The Decisions of the Board in An Interference Are Entitled to Issue-Preclusive Effect in a Parallel Patent Infringement Action But Not Vice Versa
by Charles L. Gholz *
Since the 1984 amendment to 35 USC 135, many if not most interferences have involved issues of patentability and validity. Furthermore, roughly 75 percent of all interferences involve at least one patent,1 and the applicant interferent or interferents involved in such interferences are frequently making, selling, offering to sell, selling, or importing into the United States subject matter that at least arguably infringes at least one claim of a patent involved in the interference. It follows that, in a substantial percentage of patent-application interferences, there is a parallel patent infringement action in which the assignee of the patentee interferent charges the assignee of the applicant interferent with patent infringement. In many of those patent infringement actions, the assignee of the applicant interferent defends, at least in part, by contending that the asserted claim or claims in the patent is or are invalid on grounds that are identical to those that the applicant interferent raises in the interference by way of 37 CFR 1.633(a) motions. The question accordingly arises as to whether the court's decision in the patent infringement action is binding on the board, whether the board's decision on those issues in the interference is binding on the court, whether neither is binding on the other, or whether which decision is binding on the other forum is dependent on the rather fortuitous happenstance of which decision is rendered first.
It is quite clear that the board's decision on patent validity issues does have issue-preclusive effect in a parallel infringement litigation. See Coakwell v. United States, 292 F.2d 918, 920-21, 130 USPQ 231, 234 (Ct. Cl. 1961) ("Where the losing party fails to effectively review the Patent Office action in one of the courts [i.e., by appeal under 35 USC 141 or by a civil action under 35 USC 146] and it becomes final, it is....binding on the parties.").2 However, does a court's decision in a patent infringement action have issue-preclusive effect in a parallel patent interference?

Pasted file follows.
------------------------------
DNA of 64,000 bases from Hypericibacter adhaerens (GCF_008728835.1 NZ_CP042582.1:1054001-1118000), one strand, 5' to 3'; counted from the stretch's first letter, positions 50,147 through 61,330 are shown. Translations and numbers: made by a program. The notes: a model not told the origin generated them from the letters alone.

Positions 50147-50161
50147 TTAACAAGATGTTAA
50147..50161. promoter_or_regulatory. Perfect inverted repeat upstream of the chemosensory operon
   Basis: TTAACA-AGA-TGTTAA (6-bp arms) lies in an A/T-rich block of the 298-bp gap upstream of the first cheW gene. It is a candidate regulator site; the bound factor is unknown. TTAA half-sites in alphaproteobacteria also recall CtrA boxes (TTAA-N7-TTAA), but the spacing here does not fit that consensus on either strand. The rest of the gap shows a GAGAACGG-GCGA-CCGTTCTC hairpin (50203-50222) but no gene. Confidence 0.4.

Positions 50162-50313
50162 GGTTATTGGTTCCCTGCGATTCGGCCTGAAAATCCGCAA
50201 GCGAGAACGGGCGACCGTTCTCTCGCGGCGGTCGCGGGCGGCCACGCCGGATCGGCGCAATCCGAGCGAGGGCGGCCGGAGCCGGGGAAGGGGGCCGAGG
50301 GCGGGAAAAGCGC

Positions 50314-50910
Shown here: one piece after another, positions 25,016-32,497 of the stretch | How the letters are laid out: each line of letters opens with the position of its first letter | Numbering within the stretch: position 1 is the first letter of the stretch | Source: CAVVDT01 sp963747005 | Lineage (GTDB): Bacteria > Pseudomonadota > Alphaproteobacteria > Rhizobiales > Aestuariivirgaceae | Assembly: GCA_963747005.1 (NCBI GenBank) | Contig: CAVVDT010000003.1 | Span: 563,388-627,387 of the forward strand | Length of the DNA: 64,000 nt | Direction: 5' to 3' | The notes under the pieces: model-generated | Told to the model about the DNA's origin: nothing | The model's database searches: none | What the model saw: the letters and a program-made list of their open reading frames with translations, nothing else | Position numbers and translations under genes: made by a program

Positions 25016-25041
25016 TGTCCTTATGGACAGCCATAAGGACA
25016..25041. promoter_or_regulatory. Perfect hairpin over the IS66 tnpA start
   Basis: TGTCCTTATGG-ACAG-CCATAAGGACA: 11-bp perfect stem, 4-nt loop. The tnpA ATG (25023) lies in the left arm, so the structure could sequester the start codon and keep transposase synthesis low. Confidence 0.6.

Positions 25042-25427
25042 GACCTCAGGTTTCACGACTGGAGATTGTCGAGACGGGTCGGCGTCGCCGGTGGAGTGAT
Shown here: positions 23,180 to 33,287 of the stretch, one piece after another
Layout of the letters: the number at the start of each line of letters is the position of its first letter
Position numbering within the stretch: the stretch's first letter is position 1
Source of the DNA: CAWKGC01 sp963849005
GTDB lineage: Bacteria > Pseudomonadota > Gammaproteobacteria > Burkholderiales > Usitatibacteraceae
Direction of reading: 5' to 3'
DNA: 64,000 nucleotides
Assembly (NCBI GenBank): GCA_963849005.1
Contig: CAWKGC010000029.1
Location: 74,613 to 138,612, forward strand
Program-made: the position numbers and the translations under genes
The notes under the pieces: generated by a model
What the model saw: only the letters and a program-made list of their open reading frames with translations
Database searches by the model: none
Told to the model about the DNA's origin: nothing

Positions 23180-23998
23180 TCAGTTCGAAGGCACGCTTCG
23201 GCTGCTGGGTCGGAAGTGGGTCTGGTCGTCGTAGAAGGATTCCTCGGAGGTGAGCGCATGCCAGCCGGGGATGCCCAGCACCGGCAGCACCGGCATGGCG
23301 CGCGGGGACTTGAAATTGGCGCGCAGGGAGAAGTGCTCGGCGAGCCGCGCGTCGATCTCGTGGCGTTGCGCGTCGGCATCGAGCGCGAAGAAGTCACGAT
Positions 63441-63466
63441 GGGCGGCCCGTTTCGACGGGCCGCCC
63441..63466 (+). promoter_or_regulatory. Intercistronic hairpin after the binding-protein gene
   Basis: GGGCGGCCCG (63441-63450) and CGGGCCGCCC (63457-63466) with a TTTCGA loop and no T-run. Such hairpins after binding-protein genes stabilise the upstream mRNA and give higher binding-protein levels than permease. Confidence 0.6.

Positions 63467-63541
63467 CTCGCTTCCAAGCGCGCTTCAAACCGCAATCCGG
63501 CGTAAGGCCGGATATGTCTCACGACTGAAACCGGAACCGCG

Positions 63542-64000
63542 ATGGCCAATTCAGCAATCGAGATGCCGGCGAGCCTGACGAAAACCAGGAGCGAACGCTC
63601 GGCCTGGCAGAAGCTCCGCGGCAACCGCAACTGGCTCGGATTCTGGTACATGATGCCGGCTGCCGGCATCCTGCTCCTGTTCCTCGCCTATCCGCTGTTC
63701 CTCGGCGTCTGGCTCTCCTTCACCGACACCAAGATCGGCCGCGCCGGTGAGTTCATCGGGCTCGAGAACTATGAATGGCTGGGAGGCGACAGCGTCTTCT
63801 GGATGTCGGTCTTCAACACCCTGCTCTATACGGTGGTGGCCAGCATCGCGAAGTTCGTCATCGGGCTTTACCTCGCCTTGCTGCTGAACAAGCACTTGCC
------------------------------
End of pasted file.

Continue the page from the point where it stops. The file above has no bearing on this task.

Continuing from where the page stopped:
The answer is no. In Rosenthal v. Mowrey-McKee, 50 USPQ 2nd 1863 (PTOBPAI 1999) (non- precedential),3 Administrative Patent Judge Schafer vacated a previously entered stay of an application-patent interference despite the facts (1) that the applicant's assignee was raising the same invalidity arguments in a parallel infringement action and (2) that the patentee's assignee argued that the interference should remain stayed because the court's holdings on the validity issues would be binding on the board. However, Judge Schafer ruled that the court's resolution of those issue would not be binding on the board. That holding followed from § 28 of the Restatement (Second) of Judgments, which reads in relevant part as follows:
Although an issue is actually litigated and determined by a valid and final judgment, and the determination is essential to the judgment, relitigation of the issue in a subsequent action between the parties is not precluded in the following circumstances:
(4) The party against whom preclusion is sought had a significantly heavier burden of persuasion with respect to the issue in the initial action than in the subsequent action....4
Of course, the burden of persuasion on a party challenging the validity of a claim in an infringement action (clear and convincing evidence5) is ordinarily significantly heavier than the burden of persuasion on a party challenging the validity of a claim in an interference (preponderance of the evidence6).7 It follows that the decision of a district court in a patent infringement action that a claim is not invalid (on either priority or conventional patentability grounds) is not entitled to issue-preclusion effect in a parallel interference. On the other hand, the decision of a district court in a patent infringement action that a claim is invalid (on either priority or conventional patentability grounds) is entitled to issue-preclusion effect in the parallel interference under Blonder-Tongue Laboratories, Inc. v. University of Illinois Foundation, 402 U.S. 313, 169 USPQ 513 (1971).
While at first blush it might be thought that there is a public policy interest in having validity issues determined "at the highest level" (i.e., by an Article III judge or a jury), that consideration is over-balanced by the specialized expertise of the board. As the Commissioner said in Lin v. Fritsch, 14 USPQ2d 1795 (Comm'r 1989), "Congress has determined [35 USC • 135(a)] that the Commissioner in the first instance should resolve interferences...."8 The reason that Congress has so decided, obviously, is that the Commissioner and his delegees (i.e., the members of the Board of Patent Appeals and Interferences) have special expertise in these matters9 and have developed specialized rules for conducting interferences. Thus, it is much more efficient for the validity and enforceability issues10 to be decided in the first instance by an administrative patent judge and, ultimately, by a panel of the board then it is for them to be decided in the first instance by a district court judge or by a jury.